On the Role & Future of Calgary’s Community Associations

  • Brian W. Conger University of Calgary
  • Pernille Goodbrand University of Calgary
  • Jyoti Gondek University of Calgary


Calgary’s 151 volunteer-run, non-profit community associations (CAs) need updated and clearly defined roles as they strive to deliver programs and services to their neighbourhoods, and advocate in local planning issues. With a council-driven mandate to begin a review of CAs’ roles in community representation, The City of Calgary has a prime opportunity to help them to better deliver local government to the people whose interests they represent. This paper is intended to inform The City’s review by examining the forces at play in Calgary’s network of CAs, such as the need to maintain aging infrastructure, competition with residents associations and The City itself in providing recreational amenities, misaligned expectations in local planning and volunteer burnout. The paper explores the neighbourhood association systems in Seattle and Portland, two cities that undertook large-scale institutional formalization in the late 1980s and 2000s, respectively, and outlines best practices that are applicable to the local context. Potential solutions to the problems CAs face involve partnering with local businesses and other community-oriented organizations, bringing together CAs into a district-based system that elevates neighbourhood decisions above the block-face – aggregating multiple perspectives up to The City and directing money and resources down to individual neighbourhoods – and generally moving beyond the present system which focuses primarily on neighbourhood livability. The City of Calgary needs to decide the extent of its own future involvement in community governance, and this paper provides several prospective methods from which to choose. Including strengthening the support services already provided, taking a leadership role in neighbourhood representation, or downloading authority and resources to a dedicated third-party, such as the non-profit Federation of Calgary Communities. Key to governance is reviewing how the system is funded. If the role of CAs is valued, then dedicated funding needs to extend beyond facility maintenance. Furthermore, creating opportunities to support CAs partnering with residents associations – instead of competing – would aid in resolving problems faced by CAs connected with funding, resources, space-sharing, amenities and volunteers. Calgary’s CAs have come a long way from the informal community “get-togethers” of the early 20th century. As they continue to evolve, The City must take charge to prevent existing problems from languishing, and strengthen CAs’ ability to provide the programming and services Calgarians expect and enjoy.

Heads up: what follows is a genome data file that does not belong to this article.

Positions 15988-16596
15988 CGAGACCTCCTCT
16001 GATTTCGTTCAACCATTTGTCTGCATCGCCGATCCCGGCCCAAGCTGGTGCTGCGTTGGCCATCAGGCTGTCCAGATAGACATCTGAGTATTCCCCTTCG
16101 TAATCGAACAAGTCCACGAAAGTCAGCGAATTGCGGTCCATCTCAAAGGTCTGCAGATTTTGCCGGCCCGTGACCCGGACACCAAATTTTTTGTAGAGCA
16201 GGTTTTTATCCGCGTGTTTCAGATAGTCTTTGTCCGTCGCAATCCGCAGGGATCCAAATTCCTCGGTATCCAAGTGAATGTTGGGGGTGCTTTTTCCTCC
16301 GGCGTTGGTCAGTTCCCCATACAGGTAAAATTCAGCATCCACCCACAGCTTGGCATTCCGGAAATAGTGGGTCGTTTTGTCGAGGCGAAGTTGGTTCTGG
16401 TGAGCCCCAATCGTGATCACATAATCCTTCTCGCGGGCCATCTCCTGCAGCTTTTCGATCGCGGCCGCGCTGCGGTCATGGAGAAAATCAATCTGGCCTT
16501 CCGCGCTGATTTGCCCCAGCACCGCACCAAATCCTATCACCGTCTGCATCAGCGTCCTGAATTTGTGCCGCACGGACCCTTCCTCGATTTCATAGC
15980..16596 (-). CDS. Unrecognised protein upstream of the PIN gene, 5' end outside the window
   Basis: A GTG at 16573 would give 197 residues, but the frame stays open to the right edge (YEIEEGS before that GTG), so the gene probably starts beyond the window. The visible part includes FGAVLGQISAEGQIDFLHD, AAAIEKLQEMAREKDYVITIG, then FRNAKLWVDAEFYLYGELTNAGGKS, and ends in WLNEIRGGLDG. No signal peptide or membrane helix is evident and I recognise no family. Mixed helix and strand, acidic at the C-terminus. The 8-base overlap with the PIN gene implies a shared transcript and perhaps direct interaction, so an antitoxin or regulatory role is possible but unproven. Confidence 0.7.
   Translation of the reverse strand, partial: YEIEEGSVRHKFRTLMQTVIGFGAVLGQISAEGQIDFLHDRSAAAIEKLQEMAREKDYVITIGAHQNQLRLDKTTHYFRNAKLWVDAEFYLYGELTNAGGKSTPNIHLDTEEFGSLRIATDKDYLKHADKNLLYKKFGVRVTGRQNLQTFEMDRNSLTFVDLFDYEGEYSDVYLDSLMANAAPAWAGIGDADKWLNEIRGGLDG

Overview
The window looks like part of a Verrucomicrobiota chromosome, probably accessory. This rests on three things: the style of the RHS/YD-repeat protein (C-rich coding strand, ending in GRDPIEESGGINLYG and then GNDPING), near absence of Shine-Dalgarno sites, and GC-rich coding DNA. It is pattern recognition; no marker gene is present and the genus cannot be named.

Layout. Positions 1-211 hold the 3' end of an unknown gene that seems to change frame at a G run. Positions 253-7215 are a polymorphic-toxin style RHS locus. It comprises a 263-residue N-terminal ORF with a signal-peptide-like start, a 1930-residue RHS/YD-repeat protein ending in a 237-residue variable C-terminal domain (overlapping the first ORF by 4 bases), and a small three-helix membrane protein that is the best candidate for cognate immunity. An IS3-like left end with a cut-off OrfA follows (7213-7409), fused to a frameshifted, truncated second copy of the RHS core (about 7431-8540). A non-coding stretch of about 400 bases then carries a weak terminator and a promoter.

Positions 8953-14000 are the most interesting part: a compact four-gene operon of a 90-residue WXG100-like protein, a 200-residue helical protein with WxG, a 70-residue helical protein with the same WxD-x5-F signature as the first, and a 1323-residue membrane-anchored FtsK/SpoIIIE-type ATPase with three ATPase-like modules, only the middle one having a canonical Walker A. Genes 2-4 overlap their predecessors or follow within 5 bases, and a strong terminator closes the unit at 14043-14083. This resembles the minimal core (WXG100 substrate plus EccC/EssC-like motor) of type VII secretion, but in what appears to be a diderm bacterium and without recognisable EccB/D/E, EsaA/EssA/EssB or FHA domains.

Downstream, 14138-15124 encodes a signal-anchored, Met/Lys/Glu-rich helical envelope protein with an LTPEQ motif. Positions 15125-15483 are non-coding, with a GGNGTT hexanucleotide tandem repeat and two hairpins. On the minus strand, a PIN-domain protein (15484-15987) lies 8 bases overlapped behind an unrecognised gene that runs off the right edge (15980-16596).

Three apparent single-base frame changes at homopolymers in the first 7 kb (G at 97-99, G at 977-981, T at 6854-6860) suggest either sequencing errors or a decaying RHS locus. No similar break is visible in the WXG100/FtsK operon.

Briefing Papers